Back in 1987, Charles Band’s Empire Pictures released Necropolis; a terror tale about a witch from 17th century New Amsterdam who journeys through the ages. She gets reincarnated in the 20th century as a leather clad biker chick in a sexy miniskirt. She roams around sucking the life out of her victims using her power of suggestion to get them to off themselves while she is searching out an all-powerful ring that will extend her life.
Here we are in 2019 and Band’s Full Moon Pictures is releasing Necropolis: Legion, a re-imagining of the film with a story by Brockton McKinney and Chris Alexander, who also directed the film. The comic with the same name debuted earlier this month as well. If you are into boobs with teeth, then this is something that you are really going to sink YOUR teeth into!
Necropolis: Legion begins in an early century setting with an old man, Maynard Gandy (Joseph Lopez) sending his wife Eva (Ali Chappell) to hell. She has a pesky habit of luring women into her grasps and performing weird, satanic rituals. Eva is absolutely a being of beauty until you see her breasts. Now, I know you are thinking: “David, when do you not like breasts?” Well, these are pretty wicked due to the fact that they have fangs and a tongue longer than Gene Simmons.
They also suck the life from your body, so even though I do dig boobs, even I have limits. I must admit, I was slightly turned on. However, Maynard isn’t turned on and casts her and her demonic boobs away for good, or so he thinks.
Fast forward to modern day. We are introduced to Lisa, (Augie Duke) an author whose focus is on the paranormal. Lisa is touring with her new book, but also has plans to stay in the old house that belonged to Maynard to research for her next book. During the signing, Zia, played by underrated genre veteran, Lynn Lowry (I Drink Your Blood, The Crazies) appears and tells Lisa that she shouldn’t be there. But, as horror tropes go, Lisa ignores all warning and sets up camp at the Gandy farm and cue the bizarre happenings.
Necropolis: Legion surprised me. I didn’t know what to expect turning on such a short feature that clocks in at just over an hour. The pacing is a slow burn, but it is methodical. The score by Charles Band is chilling and carries the weight of the film. Much of the film is silent as Lisa scours the property investigating for details. Duke’s acting is solid as she relies on her physical performance more than executing her lines. She has a girl next door look and her expressions paint the misery of her character going through torment and pain as Eva tries to possess her body.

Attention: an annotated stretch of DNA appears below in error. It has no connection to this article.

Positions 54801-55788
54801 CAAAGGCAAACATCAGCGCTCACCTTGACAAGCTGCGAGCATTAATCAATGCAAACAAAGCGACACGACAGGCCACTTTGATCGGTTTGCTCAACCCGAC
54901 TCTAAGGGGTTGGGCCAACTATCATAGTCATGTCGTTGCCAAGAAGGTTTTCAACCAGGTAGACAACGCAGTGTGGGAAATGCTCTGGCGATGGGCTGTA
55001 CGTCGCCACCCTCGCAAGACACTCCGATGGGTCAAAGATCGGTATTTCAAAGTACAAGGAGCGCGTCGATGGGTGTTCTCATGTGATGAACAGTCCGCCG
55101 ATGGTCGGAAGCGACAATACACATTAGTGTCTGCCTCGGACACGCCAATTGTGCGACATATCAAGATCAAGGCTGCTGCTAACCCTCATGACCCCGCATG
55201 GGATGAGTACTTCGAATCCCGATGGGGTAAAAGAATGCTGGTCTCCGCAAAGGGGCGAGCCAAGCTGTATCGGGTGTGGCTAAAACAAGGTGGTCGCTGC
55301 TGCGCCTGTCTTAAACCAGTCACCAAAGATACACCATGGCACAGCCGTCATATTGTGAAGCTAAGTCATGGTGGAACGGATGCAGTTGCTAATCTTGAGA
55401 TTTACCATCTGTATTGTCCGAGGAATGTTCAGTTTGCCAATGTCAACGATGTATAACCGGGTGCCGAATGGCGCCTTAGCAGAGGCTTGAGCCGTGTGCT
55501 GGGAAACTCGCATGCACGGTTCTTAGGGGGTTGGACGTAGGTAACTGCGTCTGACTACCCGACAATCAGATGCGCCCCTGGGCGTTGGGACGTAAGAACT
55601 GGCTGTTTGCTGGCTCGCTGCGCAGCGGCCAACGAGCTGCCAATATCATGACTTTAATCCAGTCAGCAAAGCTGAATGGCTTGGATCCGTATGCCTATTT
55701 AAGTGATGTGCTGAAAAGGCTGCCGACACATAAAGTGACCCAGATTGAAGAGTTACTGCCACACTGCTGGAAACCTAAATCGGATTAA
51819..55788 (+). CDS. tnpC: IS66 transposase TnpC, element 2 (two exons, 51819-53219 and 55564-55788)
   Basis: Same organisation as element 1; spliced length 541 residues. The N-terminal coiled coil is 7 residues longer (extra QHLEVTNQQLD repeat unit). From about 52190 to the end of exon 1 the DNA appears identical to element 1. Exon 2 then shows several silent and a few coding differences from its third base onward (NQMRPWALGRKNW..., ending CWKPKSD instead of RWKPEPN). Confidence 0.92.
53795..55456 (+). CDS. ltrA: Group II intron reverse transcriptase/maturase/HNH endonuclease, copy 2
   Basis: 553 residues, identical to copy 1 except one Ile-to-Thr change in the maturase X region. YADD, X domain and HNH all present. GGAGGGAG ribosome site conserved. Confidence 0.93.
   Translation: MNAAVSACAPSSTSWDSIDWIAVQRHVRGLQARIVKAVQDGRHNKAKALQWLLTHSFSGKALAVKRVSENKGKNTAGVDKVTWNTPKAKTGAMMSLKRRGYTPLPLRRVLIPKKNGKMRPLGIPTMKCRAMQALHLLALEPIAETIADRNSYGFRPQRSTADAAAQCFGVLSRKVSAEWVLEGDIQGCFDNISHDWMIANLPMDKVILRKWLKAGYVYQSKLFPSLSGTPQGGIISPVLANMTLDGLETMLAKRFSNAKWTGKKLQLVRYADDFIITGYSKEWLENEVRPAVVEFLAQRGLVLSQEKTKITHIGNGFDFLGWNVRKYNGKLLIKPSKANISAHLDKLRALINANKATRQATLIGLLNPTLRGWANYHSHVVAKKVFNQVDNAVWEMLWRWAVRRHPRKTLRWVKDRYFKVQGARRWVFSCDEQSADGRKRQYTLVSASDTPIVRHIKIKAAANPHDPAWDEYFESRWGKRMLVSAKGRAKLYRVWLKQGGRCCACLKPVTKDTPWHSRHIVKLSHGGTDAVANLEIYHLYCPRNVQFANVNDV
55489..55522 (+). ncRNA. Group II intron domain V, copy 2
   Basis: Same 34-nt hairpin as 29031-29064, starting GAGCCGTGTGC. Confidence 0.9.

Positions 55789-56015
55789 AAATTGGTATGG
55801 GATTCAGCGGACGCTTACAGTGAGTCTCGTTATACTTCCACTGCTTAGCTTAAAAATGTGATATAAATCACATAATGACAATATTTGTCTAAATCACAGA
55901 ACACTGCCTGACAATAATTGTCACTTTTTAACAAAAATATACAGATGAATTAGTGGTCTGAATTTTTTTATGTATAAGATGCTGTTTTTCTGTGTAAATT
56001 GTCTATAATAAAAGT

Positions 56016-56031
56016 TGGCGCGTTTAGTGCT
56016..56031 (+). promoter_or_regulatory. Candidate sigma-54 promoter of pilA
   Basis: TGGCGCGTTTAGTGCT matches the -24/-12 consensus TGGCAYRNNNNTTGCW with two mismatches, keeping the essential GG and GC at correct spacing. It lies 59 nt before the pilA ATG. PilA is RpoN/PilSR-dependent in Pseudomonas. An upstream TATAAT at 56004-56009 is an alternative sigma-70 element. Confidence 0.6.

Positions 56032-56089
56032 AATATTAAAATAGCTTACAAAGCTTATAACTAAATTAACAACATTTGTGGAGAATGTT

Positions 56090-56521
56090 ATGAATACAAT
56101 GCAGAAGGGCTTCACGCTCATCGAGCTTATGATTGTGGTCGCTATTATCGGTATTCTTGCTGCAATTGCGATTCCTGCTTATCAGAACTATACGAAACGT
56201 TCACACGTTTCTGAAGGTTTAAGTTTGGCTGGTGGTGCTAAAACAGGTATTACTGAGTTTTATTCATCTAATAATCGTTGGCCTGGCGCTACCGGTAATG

Alexander shows off his directing chops by inserting feverish nightmare sequences. The lighting and colors are vivid and visually takes you into the same descent of madness that Lisa travels through. Things go from calm and tranquil to chaos and despair. Alexander pulls off the transition well and despite the slow moments, the pacing fits the narrative.
I must give a shout out to The Butcher Shop FX. The practical effects are a breath of fresh air after so many films want to stuff CGI down our throats. Prosthetic boobs with teeth dripping blood, the use of latex as Eva’s hand is emerging from the blood-soaked floor, this is what more films need today, and I loved every effect.
Necropolis: Legion is a solid entry into the Full Moon Pictures world. I would have preferred a longer feature, but it is a fun watch despite the ending feeling rushed. Nonetheless, I can’t take away the great performances by the cast. I would have liked to have seen more of Chappell, but Duke and Lowry shine when they are on screen. If you are looking for a quick horror fix, then make sure you catch Necropolis: Legion when it premiers December 2nd on Amazon Prime.